Amid the continued slowdown in online shopping, it was likely only a matter of time before the ongoing consolidation in e-commerce swallowed a resale player. Even so, Poshmark’s decision to sell to Naver, a South Korean tech giant, for $1.2 billion likely left some in the industry scratching their heads.
The deal values Poshmark at less than half the $3 billion valuation the company bagged when it went public in January 2021. Tech stocks across the board have slumped this year, but rather than try to ride out the downturn and fetch a higher price later, Poshmark opted for an exit.
The company is suffering from the same challenges facing many secondhand fashion sellers. Despite the growth opportunity in the market, the publicly traded firms have seen their stocks tank as sales growth slows and losses mount, keeping profits elusive for resale. ThredUp’s stock has dropped more than 80 percent this year, and The RealReal’s stock now trades at just under $2.
Ongoing inflation, rising interest rates and the threat of a recession make a turnaround in the near future unlikely. By selling, Poshmark was “able to get some cover,” said Sucharita Kodali, a retail analyst at research firm Forrester. “If they waited, they may have had to merge or sell for an even lower price.”
Poshmark stands to benefit in other important ways, too. Just as the acquisition gives Naver a foothold in the US resale market, it provides Poshmark — a social-shopping app that lets users buy and sell pre-owned fashion to one another — the opportunity to expand its presence in Asia, where buying goods in social media-like environments is second nature for consumers.
It also gets access to technology that promises to help it solve one of its most pressing issues: converting more of its 80 million registered users into active buyers.
The social media-like atmosphere of Poshmark’s app, where users can follow their favourite sellers’ closets and like and comment on posts, is a great environment to foster engagement and time spent on the platform. Yet certain commerce features that Poshmark hasn’t nailed, such as advanced search functionalities, have prevented many users from buying the pre-owned goods they ogle.
In the second quarter of this year, just 10 percent of overall users had made a purchase within a 12-month period.
Not converting enough users into buyers has been especially cumbersome for Poshmark at a time when costs to acquire new users skyrocket and recently implemented privacy changes by Apple make it harder for retailers to target ads at potential shoppers. Poshmark’s marketing expenses have grown and pushed the company, which was profitable when it went public, deeper into the red.
Manish Chandra, Poshmark’s chief executive, said on an earnings call in August that improving search was one of the principal tools the company would use to convert more of its users, along with offering promotions.
Now, Naver says it will bring its AI-powered software capabilities to Poshmark, including smart image recognition that lets users figure out where on the platform to find an item without knowing the name, and the ability for users to filter searches based on the colours, designs and materials they prefer. These tools are expected to inspire more purchases on Poshmark.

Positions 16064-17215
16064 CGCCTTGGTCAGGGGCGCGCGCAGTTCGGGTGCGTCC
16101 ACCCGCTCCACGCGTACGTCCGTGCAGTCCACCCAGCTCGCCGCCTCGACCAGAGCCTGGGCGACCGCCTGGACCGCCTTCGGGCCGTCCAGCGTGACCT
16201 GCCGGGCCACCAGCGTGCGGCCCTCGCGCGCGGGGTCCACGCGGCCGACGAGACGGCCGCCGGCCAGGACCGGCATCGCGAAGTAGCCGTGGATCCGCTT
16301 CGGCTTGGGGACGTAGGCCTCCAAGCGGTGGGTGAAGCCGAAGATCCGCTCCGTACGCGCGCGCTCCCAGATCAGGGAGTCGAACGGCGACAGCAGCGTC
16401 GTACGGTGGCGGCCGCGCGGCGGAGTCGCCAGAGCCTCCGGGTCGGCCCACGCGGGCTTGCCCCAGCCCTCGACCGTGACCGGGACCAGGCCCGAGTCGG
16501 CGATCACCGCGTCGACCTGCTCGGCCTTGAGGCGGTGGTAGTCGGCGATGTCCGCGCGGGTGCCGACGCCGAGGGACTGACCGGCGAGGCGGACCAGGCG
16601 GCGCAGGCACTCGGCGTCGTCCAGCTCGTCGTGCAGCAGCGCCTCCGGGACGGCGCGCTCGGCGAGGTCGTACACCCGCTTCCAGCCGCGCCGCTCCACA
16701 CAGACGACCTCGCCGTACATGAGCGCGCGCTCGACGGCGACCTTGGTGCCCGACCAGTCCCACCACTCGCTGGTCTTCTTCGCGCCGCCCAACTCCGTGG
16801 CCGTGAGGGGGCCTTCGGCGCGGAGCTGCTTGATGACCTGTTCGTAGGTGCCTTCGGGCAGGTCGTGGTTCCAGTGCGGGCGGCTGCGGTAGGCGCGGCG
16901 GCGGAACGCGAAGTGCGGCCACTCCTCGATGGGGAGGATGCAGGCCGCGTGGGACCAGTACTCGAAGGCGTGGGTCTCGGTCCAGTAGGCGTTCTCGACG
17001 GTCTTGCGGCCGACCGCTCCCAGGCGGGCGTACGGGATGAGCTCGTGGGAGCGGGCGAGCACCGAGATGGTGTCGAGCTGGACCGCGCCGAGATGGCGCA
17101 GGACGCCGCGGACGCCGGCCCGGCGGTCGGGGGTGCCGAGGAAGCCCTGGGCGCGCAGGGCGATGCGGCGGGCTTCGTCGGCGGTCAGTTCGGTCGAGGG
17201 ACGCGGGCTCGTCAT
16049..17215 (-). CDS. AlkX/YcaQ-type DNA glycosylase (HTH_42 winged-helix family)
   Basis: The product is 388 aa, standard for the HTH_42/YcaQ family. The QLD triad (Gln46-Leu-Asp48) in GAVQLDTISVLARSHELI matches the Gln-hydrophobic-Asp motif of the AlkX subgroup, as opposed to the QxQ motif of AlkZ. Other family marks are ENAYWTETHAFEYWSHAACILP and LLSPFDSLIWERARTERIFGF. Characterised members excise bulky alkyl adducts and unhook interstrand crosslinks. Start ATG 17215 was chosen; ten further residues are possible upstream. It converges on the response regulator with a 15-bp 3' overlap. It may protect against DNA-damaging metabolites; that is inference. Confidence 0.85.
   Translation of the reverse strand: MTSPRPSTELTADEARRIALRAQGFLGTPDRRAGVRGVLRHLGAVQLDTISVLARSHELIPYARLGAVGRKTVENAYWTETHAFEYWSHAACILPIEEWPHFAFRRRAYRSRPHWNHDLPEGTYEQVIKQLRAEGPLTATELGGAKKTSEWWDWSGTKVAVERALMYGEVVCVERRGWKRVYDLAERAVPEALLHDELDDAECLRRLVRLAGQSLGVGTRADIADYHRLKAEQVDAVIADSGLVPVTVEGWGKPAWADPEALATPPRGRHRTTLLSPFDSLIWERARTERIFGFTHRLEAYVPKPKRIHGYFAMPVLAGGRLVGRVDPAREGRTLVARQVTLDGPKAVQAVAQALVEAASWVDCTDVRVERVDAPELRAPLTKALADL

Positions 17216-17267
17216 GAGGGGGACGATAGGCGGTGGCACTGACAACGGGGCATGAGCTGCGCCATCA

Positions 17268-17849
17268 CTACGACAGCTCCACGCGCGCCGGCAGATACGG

“We entered into this agreement because we believe that in partnership with Naver, we can execute our vision and ambition faster,” Chandra said in an emailed statement. “Naver’s expertise, technology and market position have the potential to accelerate our key strategic growth areas, which include live selling and global expansion.”
While better technology may not be enough to help Poshmark overcome all its challenges, for Naver, sometimes referred to as the South Korean equivalent of Google, the price tag on Poshmark makes the acquisition relatively low risk. (Though after news of the deal broke, Poshmark’s shares were up 13 percent while Naver’s traded down nearly 9 percent, suggesting who investors thought would benefit most from the deal.)
The deal marks Poshmark as the latest in a spate of recent resale acquisitions. Last July, Etsy bought Depop, which lets users buy and sell used goods to one another, for $1.6 billion. In March, Paris-based Vestiaire Collective scooped up Tradesy, another peer-to-peer marketplace, for an undisclosed sum to fill out its inventory and shore up its US expansion.
The string of purchases and the struggles of resale businesses to turn a profit might lead onlookers to wonder whether resale companies can ever survive alone. But some experts say that’s not the issue.
“It’s too early to say that the business model cannot stand up on its own. It’s still a pretty young industry,” said Tom Nikic, a senior apparel and footwear analyst at Wedbush Securities.
Poshmark turning to Naver to beef up its tech and operational capabilities was “more a function of them being a younger company with a shorter operating history and shorter time to have made all the investments,” Nikic added.
It probably won’t be the last resale business to get acquired in any case. The most likely targets offer some form of tech prowess. For example, The RealReal’s automated software for authenticating high-end goods makes it an attractive buy for a larger retailer, Anna Andreeva, a senior analyst at Needham, said in a note.
Still, the varying business models of resale firms could limit acquisitions. Peer-to-peer platforms like Poshmark, Depop and Tradesy don’t incur the costs to process and store inventory. The RealReal and ThredUp, by contrast, face the same struggle to acquire customers and have to contend with the expenses of operating warehouses, contributing to their profit challenges. It could make resale firms that handle inventory less attractive, except maybe at a steep discount, and there’s no obvious technological solution for that.